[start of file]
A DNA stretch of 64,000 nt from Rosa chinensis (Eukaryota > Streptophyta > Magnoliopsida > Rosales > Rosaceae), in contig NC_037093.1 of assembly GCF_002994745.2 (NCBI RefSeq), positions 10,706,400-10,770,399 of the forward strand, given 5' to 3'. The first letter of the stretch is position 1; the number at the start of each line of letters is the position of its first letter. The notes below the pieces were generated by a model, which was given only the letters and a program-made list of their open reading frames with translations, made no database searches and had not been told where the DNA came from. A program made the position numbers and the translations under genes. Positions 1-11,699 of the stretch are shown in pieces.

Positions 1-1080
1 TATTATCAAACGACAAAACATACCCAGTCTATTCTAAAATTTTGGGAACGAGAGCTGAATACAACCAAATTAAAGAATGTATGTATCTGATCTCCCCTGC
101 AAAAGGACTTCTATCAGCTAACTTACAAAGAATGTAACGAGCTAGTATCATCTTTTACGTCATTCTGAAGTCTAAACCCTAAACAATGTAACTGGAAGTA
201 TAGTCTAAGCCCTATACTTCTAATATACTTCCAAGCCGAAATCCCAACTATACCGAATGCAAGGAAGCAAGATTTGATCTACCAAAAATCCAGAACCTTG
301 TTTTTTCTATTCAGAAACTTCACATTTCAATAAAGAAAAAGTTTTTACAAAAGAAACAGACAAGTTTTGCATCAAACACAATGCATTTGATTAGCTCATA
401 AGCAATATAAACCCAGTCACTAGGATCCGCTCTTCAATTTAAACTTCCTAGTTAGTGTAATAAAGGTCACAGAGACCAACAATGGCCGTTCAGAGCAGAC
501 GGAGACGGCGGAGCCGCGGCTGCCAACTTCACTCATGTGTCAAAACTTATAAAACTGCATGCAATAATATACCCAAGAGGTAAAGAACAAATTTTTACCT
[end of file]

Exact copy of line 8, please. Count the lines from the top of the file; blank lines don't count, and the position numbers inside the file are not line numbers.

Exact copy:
501 GGAGACGGCGGAGCCGCGGCTGCCAACTTCACTCATGTGTCAAAACTTATAAAACTGCATGCAATAATATACCCAAGAGGTAAAGAACAAATTTTTACCT